|Conservation status||Undoubtedly has declined in many regions with loss of coastal marsh habitat.|
|Family||New World Sparrows|
|Habitat||Coastal marshes. Found mostly in salt marshes with sedges, rushes, cordgrass, saltgrass, and other typical plants; sometimes in fresh marshes or fields adjacent to coast.|
Forages while walking on the ground or while climbing in marsh plants. Picks items from surface of plants, ground, or water, and sometimes probes in mud.
3-5, sometimes 2-6. Greenish white to pale blue-green, heavily dotted with reddish-brown. Incubation is by female only, 11-12 days. Young: Nestlings are fed by female alone. Young leave nest about 8-11 days after hatching, may remain with female for another 2-3 weeks. Often 2 broods per year.
Nestlings are fed by female alone. Young leave nest about 8-11 days after hatching, may remain with female for another 2-3 weeks. Often 2 broods per year.
Mostly insects and other invertebrates, some seeds. Animal matter makes up much of winter diet and almost all of summer diet. Feeds on insects (including grasshoppers, beetles, caterpillars, ants, wasps, others), spiders, amphipods, small crabs and snails, marine worms, other invertebrates. Also eats seeds of grasses and other marsh plants, especially in fall and winter.
Unusual breeding system. Males do not defend territories, but move around large area of marsh, singing to attract females. Both sexes are promiscuous, and no pairs are formed; males take no part in caring for the eggs or young. Nest site is in marsh, usually where standing plants are mixed with much dead grass remaining from preceding seasons. Nests usually placed just above normal high tide mark; many nests are destroyed by extreme tides. Nest (built by female) is a bulky open cup of grass, sometimes partially domed over, with lining of finer grass.
Illustration © David Allen Sibley.
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Text © Kenn Kaufman, adapted from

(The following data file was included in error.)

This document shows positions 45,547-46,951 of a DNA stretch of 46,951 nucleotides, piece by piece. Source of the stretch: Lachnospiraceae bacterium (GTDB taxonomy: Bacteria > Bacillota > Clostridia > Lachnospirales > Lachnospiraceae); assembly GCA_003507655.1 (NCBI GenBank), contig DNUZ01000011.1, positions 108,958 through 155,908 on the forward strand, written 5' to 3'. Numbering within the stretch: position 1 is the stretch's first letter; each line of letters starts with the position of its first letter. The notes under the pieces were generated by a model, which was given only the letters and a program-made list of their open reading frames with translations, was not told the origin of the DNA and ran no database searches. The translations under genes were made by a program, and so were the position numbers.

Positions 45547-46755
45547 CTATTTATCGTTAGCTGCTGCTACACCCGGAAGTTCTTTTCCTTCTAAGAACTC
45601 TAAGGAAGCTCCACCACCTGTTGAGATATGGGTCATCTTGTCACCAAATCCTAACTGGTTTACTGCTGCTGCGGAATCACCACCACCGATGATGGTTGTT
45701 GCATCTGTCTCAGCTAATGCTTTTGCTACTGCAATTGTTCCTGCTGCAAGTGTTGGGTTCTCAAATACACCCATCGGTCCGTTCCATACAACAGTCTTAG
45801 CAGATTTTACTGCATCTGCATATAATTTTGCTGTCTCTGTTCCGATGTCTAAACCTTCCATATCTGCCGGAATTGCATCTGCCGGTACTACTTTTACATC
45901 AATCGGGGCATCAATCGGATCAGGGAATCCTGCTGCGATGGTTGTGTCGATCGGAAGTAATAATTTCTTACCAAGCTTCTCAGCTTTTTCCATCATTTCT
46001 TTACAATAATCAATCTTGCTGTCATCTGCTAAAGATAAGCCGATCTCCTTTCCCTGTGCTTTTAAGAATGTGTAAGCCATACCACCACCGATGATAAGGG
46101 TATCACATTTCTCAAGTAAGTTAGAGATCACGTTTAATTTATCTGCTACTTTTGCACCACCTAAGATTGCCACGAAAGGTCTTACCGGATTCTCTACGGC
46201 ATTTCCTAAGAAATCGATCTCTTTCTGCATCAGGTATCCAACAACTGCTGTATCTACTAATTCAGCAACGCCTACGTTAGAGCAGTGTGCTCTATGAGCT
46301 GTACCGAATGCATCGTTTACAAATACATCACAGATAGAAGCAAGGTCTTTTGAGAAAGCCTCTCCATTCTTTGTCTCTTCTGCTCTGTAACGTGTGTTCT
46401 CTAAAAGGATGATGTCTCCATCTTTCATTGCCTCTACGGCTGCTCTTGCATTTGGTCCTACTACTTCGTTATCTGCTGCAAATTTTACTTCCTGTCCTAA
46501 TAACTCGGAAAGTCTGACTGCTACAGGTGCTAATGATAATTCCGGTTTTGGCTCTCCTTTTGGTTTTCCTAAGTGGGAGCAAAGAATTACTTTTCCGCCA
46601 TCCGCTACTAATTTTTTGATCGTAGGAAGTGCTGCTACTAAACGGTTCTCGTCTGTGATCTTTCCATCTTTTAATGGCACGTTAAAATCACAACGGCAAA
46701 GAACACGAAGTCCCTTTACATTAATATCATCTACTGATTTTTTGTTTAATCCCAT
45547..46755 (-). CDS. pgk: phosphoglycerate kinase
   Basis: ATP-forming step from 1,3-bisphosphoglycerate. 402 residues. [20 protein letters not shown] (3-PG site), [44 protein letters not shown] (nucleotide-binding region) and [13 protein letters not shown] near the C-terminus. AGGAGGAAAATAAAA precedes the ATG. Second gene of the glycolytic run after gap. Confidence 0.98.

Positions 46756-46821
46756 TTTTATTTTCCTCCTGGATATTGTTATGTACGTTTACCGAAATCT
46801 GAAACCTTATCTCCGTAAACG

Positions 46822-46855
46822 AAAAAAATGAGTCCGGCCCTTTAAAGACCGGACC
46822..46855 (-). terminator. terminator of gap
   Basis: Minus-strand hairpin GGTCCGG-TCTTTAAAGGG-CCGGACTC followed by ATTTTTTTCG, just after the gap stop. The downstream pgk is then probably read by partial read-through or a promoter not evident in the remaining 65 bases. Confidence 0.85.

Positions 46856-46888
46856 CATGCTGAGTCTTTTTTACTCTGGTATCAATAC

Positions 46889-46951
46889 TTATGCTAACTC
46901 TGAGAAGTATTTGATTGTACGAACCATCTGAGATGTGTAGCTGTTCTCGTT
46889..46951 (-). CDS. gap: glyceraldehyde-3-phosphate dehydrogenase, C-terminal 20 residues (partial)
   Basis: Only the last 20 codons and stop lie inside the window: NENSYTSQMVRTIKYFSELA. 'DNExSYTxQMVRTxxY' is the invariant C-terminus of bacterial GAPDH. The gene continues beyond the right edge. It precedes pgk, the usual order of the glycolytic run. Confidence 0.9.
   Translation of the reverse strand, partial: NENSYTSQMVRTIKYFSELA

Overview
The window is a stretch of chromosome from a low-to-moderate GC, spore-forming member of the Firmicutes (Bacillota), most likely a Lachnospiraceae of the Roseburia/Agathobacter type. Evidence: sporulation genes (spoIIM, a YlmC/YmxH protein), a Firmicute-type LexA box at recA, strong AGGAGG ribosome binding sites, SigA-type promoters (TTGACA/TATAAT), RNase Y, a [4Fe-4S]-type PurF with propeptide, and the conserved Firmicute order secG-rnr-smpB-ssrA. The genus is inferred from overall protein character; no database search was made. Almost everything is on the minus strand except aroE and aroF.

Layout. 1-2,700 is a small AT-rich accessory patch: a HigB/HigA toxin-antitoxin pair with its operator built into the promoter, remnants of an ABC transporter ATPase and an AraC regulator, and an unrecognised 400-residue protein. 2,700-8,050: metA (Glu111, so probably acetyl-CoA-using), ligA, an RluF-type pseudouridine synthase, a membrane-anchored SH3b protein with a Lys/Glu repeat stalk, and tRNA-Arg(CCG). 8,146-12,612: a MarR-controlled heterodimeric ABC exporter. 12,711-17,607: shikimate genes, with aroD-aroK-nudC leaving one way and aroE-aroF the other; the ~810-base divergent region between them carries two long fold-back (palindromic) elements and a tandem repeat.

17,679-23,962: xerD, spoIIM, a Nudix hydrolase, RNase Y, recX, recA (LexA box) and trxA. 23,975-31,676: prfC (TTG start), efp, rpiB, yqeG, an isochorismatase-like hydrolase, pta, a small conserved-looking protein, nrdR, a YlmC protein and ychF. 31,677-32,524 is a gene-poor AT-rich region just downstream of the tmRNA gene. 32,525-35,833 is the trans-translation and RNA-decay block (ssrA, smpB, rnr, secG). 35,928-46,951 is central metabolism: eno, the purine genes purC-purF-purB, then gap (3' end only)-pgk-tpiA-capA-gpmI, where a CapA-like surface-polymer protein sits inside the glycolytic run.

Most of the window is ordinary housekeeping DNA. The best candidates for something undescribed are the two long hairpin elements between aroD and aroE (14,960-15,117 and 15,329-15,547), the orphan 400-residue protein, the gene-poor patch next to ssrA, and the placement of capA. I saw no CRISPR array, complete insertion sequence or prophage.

Lives of North American Birds
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Migrates at night, traveling along coastline. Apparently moves only short distances, with most wintering along southern Atlantic Coast, and many present through the winter in much of the breeding range.
- All Seasons - Common
- All Seasons - Uncommon
- Breeding - Common
- Breeding - Uncommon
- Winter - Common
- Winter - Uncommon
- Migration - Common
- Migration - Uncommon
See a fully interactive migration map for this species on the Bird Migration Explorer.Learn more
Songs and CallsComplex song, but very quiet, with a wheezy or whispered quality Syllables of complex song include trills and accented syllables, with each syllable differing from those preceding and following. Only the male sings. Male can continue with a single uninterrupted song from one perch, through a short flight, through another perch.
Learn more about this sound collection.
How Climate Change Will Reshape the Range of the Saltmarsh Sparrow
Audubon’s scientists have used 140 million bird observations and sophisticated climate models to project how climate change will affect this bird’s range in the future.
Zoom in to see how this species’s current range will shift, expand, and contract under increased global temperatures.
Climate threats facing the Saltmarsh Sparrow
Choose a temperature scenario below to see which threats will affect this species as warming increases. The same climate change-driven threats that put birds at risk will affect other wildlife and people, too.